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Happy Friday, everyone. Can stocks stage a comeback to avert another down week? It’s not looking promising.

Asia is higher, Europe is mixed and Nasdaq futures are off their lows. That’s good news, particularly for tech bulls, as the Nasdaq flirts with a new correction and some FAAMG stocks even threaten to fall into bear territory.

Let’s check in on the action.

Markets update

Asia

  • The major indexes are solidly in the green with Shanghai leading the way, up 2%.
  • President Trump has yet to give the green-light (nor has Beijing, for that matter) to the OracleTikTok tie-up, but there’s already talk of an IPO as early as next year.
  • Coronavirus hit a grim toll in the past day, topping 30
Read the rest

Business owners have been the target of a new email phishing scam purporting to be from HM Revenue & Customs (HMRC).

The scam, which was uncovered by accountancy outsourcing specialists Lanop Outsourcing, uses official HMRC branding and graphics to convince victims that their VAT deferral application has been rejected. At least 100 company owners have reported receiving the realistic scam email through Lanop Outsourcing clients.

To aid struggling businesses during Covid-19, HMRC allowed payments of VAT between March 2020 and June 2020 to be deferred until 31st March 2021. Cyber criminals have used the scheme to trick business owners into revealing sensitive information, such as account names, passwords and payment details.

The phishing email begins: “Dear customers, Your request for a deferral of VAT payments due to coronavirus (COVID-19) has been rejected… Summary of reject justification: ‘the claimant is in arrears.”

The email then attempts to convince the recipient of … Read the rest

Democratic presidential nominee Joe Biden delivered a warning to Boris Johnson, ruling out any U.K.-U.S. trade deal if the prime minister’s plan to renege on parts of the Brexit agreement threatens peace in Northern Ireland.

“We can’t allow the Good Friday Agreement that brought peace to Northern Ireland to become a casualty of Brexit,” Biden said on Twitter. “Any trade deal between the U.S. and U.K. must be contingent upon respect for the Agreement and preventing the return of a hard border. Period.”

Johnson has long touted a free-trade accord with the U.S. as one of the key prizes of Brexit. However, Biden’s intervention underscores how the prime minister is struggling to contain the political fallout from his plan to unilaterally rewrite the divorce treaty he signed with the European Union less than a year ago.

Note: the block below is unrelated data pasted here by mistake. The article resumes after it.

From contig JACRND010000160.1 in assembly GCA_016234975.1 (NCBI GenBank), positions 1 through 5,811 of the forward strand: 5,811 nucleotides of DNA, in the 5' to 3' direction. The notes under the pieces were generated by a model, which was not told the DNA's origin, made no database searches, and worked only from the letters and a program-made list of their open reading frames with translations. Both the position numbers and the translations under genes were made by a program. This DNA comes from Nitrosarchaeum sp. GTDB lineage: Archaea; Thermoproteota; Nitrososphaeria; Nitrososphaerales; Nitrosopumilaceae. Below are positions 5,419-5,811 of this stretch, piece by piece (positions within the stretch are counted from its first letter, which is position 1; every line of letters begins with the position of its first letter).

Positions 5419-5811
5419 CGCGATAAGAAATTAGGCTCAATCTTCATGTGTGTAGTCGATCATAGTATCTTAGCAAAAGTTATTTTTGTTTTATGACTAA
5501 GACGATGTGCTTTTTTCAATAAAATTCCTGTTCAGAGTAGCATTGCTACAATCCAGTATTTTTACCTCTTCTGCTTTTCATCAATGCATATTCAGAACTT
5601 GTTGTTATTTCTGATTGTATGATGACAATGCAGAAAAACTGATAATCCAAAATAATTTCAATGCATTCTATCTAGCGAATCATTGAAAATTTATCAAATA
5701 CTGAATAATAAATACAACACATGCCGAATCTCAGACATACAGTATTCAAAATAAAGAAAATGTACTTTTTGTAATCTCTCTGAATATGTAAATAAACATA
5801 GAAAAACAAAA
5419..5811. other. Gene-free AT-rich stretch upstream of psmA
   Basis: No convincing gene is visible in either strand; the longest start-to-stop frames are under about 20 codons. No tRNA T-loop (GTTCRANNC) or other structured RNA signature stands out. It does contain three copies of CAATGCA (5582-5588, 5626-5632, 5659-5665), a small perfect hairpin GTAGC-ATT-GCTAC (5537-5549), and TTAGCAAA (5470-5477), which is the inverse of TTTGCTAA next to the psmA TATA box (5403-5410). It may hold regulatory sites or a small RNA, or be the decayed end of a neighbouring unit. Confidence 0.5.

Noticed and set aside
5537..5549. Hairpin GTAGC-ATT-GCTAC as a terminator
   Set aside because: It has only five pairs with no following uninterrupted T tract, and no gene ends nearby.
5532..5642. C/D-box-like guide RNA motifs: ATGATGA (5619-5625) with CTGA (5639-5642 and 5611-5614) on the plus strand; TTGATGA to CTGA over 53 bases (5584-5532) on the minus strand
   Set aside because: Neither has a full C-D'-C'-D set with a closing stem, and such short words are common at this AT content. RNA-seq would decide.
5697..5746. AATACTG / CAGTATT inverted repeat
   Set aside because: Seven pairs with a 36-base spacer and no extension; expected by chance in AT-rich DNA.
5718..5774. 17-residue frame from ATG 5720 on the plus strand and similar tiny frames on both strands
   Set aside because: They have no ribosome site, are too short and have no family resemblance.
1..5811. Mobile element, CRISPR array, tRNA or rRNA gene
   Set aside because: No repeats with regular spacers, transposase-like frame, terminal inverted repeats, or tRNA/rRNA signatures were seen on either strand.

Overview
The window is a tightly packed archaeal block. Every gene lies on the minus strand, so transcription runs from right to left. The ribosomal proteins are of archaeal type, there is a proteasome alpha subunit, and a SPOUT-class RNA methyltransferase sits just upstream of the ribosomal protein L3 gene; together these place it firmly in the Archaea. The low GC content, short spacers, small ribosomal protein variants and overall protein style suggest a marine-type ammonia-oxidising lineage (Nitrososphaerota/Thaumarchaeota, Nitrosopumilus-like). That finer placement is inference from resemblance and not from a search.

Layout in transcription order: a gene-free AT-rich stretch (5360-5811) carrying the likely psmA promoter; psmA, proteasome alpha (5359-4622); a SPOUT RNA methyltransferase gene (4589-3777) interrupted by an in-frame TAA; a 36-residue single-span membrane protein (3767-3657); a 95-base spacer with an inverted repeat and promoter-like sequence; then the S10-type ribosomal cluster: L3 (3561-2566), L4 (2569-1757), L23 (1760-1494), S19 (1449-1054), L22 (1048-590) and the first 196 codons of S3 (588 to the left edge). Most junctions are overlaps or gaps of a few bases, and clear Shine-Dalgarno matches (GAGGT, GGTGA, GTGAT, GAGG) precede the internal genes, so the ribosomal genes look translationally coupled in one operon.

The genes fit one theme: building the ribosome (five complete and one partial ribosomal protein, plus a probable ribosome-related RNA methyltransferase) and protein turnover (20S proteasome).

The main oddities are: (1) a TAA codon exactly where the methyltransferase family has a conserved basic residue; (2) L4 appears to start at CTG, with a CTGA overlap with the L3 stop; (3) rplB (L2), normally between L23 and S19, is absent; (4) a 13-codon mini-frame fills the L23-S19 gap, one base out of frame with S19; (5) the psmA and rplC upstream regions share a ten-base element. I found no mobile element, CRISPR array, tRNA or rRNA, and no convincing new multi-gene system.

By overriding parts of the accord that deal with Northern Ireland, Johnson is … Read the rest

The success of the Eat Out to Help Out scheme meant that people bought fewer groceries to cook meals at home last month, according to new figures.

Supermarket food sales fell by £155 million in August compared with the previous month. The year-on-year growth in sales fell from 14.4 per cent in the 12 weeks to August 9 to 10.8 per cent in the 12 weeks to September 6.

Alcohol sales at supermarkets also dropped, with wine down by 5 per cent and beer falling by 10 per cent, as more people returned to pubs, bars and restaurants to make use of the government’s half-price offer on Mondays, Tuesdays and Wednesdays in August, rather than drinking at home during virtual pub quizzes on Zoom.

Fraser McKevitt, head of retail and consumer insights at Kantar, said that “resocialising” had spurred renewed demand for personal grooming items, too, with sales of hairstyling … Read the rest

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Good morning. The rally in global equities continues on Wednesday as investors await the Fed’s big policy briefing later today.

Let’s check where investors are putting their money.

Markets update

Asia

  • The major Asia indexes are mixed in afternoon trading, with Japan’s Nikkei up 0.1%.
  • The Shinzo Abe era is official over, but don’t expect much of a policy change in Japan. The country has a new prime minister this morning in Yoshihide Suga, Abe’s close former aide, who pledges to keep the spending taps open.
  • Blackstone’s Tony James spoke at CNBC’s Singapore Summit this morning and gave an incredibly bearish call on stocks, saying investors should brace themselves for “a lost decade in terms of equities appreciation.” He’s worried
Read the rest